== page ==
Midsummer heat beams down upon the hills now, and we are surrounded by green hills, green meadows and green lawns. Summer flowers are appearing in fields and along highways, brightening the landscape and pleasing our senses. The brilliant blue chicory blossoms abound along roadways, cheering the traveler
Hot and full-blown, summer comes breathlessly into the hills. She blows her sultry breath over the countryside, coaxing the gardens to grow and flourish, and covers the hills with thick, green underbrush.
The early garden crops seem to grow overnight, while the weeds grow almost as fast as the vegetables.
Our hills simmer under July heat, as the sun beats down relentlessly upon humans and animals alike. Hound dogs hunt for shade under automobiles or porches, while humans seek their air-conditioned homes. Those who have to work outside take frequent water breaks, and protect their heads with wide-brimmed
Fathers come in all sorts of shapes and sizes—short, tall, curly hair, no hair, old, young, skinny, stout, etc.—but one thing that they all have in common: a real father loves his children. Fathering a child does not necessarily make a real father. Some of the best fathers that I know are not
Spring is getting ready to depart from our hills, while summer is impatiently waiting to make her appearance. With the dignity of a queen, she will move into our hills and hollers once again. Crowned with daisies and smelling sweetly of clover blossoms, she will blow her humid breath throughout
Honeysuckle vine, with its yellow and white flowers and sweet fragrance, has always bloomed on the banks of Clay at graduation time. Its unforgettable, clinging scent has always loosed a flood of memories of my own graduation, reminiscent of marching graduates, caps and gowns, and diplomas. It brings
The mild days of May that we have always looked forward to and loved, have been blown in by strong winds that lowered the temperature and left us shivering. We move the thermostat from air conditioning back to heat, and dig out the blankets that we stowed away a few days ago. The sun shines brightly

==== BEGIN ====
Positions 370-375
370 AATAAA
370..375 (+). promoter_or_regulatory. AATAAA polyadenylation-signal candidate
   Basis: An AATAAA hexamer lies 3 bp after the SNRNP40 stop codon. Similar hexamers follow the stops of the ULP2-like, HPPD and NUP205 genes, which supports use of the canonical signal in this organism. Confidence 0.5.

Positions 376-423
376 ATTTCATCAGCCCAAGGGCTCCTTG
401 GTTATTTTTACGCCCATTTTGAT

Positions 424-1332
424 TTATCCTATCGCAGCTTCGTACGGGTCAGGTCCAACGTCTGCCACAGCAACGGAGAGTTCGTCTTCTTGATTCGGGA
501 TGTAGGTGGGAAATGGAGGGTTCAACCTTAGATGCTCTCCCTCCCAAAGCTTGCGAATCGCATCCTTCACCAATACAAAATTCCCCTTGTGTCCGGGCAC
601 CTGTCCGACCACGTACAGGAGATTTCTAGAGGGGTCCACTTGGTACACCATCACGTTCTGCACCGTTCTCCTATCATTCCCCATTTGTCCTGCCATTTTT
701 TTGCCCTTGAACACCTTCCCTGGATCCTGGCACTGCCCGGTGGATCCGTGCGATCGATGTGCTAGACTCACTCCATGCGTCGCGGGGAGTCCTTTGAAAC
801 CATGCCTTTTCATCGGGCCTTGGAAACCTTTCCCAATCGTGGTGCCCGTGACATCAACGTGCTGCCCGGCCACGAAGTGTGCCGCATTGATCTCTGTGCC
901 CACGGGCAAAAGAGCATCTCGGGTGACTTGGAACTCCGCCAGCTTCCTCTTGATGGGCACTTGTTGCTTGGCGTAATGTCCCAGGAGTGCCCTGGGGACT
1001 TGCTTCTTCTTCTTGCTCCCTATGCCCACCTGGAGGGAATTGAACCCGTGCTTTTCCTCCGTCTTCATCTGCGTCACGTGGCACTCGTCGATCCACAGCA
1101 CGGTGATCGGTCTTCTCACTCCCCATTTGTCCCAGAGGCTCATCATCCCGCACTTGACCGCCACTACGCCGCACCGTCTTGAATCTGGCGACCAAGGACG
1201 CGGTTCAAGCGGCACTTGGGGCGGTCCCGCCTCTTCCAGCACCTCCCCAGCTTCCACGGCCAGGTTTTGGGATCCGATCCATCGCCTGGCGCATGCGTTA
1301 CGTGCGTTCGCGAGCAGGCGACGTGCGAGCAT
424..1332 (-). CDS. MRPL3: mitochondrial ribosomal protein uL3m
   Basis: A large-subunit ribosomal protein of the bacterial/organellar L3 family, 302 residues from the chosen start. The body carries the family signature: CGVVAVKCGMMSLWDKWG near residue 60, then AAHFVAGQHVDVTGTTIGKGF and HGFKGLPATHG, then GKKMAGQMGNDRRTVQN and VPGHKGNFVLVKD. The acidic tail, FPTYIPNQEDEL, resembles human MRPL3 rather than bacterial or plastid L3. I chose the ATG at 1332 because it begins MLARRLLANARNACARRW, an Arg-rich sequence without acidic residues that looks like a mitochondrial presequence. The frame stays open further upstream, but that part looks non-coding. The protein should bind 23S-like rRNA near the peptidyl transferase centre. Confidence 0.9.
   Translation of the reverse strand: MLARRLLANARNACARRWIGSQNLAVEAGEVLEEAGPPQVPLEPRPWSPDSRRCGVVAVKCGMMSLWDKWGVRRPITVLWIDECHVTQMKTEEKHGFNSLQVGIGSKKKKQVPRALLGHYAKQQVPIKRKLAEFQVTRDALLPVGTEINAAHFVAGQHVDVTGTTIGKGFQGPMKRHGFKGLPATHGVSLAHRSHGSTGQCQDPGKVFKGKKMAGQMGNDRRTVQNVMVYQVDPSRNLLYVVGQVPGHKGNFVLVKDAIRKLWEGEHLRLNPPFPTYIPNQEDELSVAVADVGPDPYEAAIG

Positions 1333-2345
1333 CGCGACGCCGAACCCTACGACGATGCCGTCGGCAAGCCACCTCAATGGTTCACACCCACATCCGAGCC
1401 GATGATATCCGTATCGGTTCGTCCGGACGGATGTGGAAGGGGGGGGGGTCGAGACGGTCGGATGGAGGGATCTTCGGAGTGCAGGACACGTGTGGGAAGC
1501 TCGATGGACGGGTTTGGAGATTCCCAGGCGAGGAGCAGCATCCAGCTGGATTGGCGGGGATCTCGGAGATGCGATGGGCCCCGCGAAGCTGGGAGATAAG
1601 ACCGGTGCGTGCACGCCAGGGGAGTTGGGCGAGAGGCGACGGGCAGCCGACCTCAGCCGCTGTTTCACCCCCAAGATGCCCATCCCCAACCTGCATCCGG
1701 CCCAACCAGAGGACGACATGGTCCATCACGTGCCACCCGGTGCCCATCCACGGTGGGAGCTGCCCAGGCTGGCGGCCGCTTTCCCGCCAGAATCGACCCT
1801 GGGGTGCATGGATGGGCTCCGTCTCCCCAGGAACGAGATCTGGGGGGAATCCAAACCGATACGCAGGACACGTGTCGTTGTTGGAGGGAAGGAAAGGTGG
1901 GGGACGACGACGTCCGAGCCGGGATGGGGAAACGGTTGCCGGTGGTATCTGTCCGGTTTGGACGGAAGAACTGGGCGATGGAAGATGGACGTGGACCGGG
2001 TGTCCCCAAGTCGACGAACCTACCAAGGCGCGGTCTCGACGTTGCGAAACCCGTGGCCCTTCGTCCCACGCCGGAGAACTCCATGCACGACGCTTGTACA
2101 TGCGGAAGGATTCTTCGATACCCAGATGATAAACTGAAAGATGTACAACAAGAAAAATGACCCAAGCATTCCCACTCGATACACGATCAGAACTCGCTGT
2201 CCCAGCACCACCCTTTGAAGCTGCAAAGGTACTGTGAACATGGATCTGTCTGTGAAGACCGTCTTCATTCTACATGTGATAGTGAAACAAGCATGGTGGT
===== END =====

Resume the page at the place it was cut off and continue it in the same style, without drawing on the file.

We woke up to a green world this morning. Seemingly overnight, new green leaves were sprouting on the trees, while green grass overspread the landscape. Lavender pink of the redbuds contrasted with the pure white of the dogwoods as they were liberally scattered over the hillsides. The sun was just
The voice of spring is awakening the land after the long, cold sleep of winter. She whispered first to the songbirds, and they gathered their flocks together to return to our hills. Each morning, they greet the breaking of the day with their joyous and melodic songs of praise.
She tenderly touches
Our hills bask in warm sunshine today as we get a foretaste of lovely spring weather. Blue skies stretch above us with nary cloud to mar the azure surface. Plump robins (yes, the robins are back!) stroll across the yard as the temperature gets warmer and warmer; their pert little heads cocked to one
Rain falls today out of a sullen, gray sky, to swell the creek and gush into Elk River, by the way of Big Laurel. March is making an entrance. She was mild, with plenty of rain and the subsequent mud that was inevitable, but she leaves behind some subtle hints of spring. Yellow Easter flowers (jonquils)
Blue skies and bright sunshine are highlighting our day, although the air is quite brisk. Little signs of the coming of spring are popping up here and there, which brings hope to those who are weary of mud and winter. Daughter Patty reports that her Easter flowers are opening up their yellow heads